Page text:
- Prognosis is generally good, with malignancy usually confined to primary site.
- Systemic dissemination occurs in 5%–10% of cases, especially rare in patients with conjunctival lymphoma.
- Some anecdotal cases of spontaneous tumor remission have been reported.
- Assumes that patients have not been treated with topical steroids or antibiotics
- Some patients experience multiple relapses, involving contralateral orbit and distant extranodal organs.
- Reliable prognostic factors remain to be defined.
- "Wait and watch" strategy after resection or biopsy in patients with stage I-disease produces results similar to treatment with radiotherapy, with 10-year survival of 94%.
Universally accepted guidelines for the medical management of ocular adnexal MALT lymphoma do not exist.
The eradication of chlamydial infection with doxycycline (100 mg orally twice a day for 3 weeks) has been proposed as a valid therapeutic strategy (Ferreri, JCO 2009; Ferreri, JCO 2012).
Half of patients experience objective lymphoma regression, which is more evident and long-lasting when the bacterial eradication is verified (Ferreri, JCO 2012).
Clinical trials have confirmed that doxycycline is a fast, safe, cost-effective therapy for chlamydia-positive patients.
Reinfection due to prolonged contact with infected pets or the effect of other concomitant infections (i.e., hepatitis C virus) could result in reduced efficacy of this biological treatment.
Antiviral combination therapy with peginterferon and ribavirine has produced encouraging results in HCV-positive patients with OAML.
Macrolide antibiotics in particular have a direct antiproliferative effect, and 2 small prospective trials have shown that half of patients achieve lymphoma regression with a prolonged exposure to oral clarithromycin.
Experience with chemotherapy is still limited.
Combination therapy with alkylating agents such as bendamustine and chlorambucil and the anti-CD20 monoclonal antibody rituximab is associated with a 90%–100% overall response rate and a 5-year relapse-free survival of 90%.
The efficacy of monotherapy in MALT lymphoma patients is significantly lower.
Radiotherapy is the most extensively studied treatment in ocular adnexal MALT lymphoma, but a universally accepted radiation schedule does not exist.
Recent studies suggest a radiation field including a gross tumor volume with 0.5- to 1‑cm margin for a planning target volume and a dose of 25–30 Gy in 10 to 15 fractions (minimal target dose > 25 Gy).
Electron beams (4-12 MeV) and 4-9 megavolt photon beams are advisable in conjunctival and orbital lymphomas, respectively.
A single anterior field or a wedge pair of anterior fields have been used in most series.
In conjunctival lymphoma, the entire conjunctiva and eyelid should be irradiated.
Preliminary data seem to suggest that the entire orbit should be irradiated in patients with intra-orbital lymphoma.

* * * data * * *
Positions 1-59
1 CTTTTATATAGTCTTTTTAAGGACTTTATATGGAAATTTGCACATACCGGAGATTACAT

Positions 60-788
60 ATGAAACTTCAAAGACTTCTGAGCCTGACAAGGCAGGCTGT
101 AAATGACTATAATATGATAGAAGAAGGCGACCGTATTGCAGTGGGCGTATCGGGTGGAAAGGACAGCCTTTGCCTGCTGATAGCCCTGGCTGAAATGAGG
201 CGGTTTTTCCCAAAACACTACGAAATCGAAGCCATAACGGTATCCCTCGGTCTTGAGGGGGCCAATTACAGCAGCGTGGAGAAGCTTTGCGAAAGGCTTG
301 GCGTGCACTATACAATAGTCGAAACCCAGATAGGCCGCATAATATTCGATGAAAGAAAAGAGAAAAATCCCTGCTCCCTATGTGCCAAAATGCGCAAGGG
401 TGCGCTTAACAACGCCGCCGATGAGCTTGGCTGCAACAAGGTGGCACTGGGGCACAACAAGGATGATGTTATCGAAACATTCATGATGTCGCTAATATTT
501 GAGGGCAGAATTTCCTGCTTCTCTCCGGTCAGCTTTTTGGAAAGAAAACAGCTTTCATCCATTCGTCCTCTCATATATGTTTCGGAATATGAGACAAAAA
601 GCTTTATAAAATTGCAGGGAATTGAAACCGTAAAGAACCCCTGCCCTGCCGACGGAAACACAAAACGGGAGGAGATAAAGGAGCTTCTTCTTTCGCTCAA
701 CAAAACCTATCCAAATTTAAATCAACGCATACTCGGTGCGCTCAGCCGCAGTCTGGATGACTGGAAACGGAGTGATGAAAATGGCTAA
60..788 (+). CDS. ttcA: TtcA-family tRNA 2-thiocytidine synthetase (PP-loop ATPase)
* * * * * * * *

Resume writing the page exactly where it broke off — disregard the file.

Response is usually slow and gradual.
In-field relapses are rare and seem to be related to low radiation doses or to the use of shielding lens.
Relapse rate at 4 years is 20-25%; half of relapses involve the contralateral orbit.
90Y-ibritumomab tiuxetan (Zevalin®), an anti-CD20 radioimmunoconjugate has been used in a few cases of limited disease and is an alternative.
Surgical biopsy is a necessary diagnostic step.
Some tumors might be amenable to primary resection.
Surgery is an option for aesthetic reasons in cases.
Other management considerations
Intralesional injection of biological agents like interferon and rituximab might have efficacy.
Common treatment responses, follow-up strategies
Less than 5% of ocular adnexal lymphoma patients die of lymphoma, with a 5-year cause-specific and overall survival of 100% and > 90%, respectively.
Local control rates vary according to therapy, with a 5-year relapse-free survival of about 65%.
Relapses of limited-stage OAML are usually in the primary sites of disease.
Examination and gadolinium-enhanced MRI of the orbits should be performed every six months for the first five years of follow-up and once a year afterward.
Specific investigation of distant organs is indicated only with clinical suspicion.
Treatment of relapsing disease depends on patient's age and comorbidity, previous antilymphoma therapies, extension and site of relapse, as well as duration of response to the previous treatment.
Local therapies for orbital or conjunctival relapses include surgical resection and intralesional therapies, whereas orbital reirradiation is associated with high risk of complications.
Systemic therapies include chemotherapy, immunotherapy and antibiotics; importantly, these therapies can be repeated in the case of previous long-lasting responses.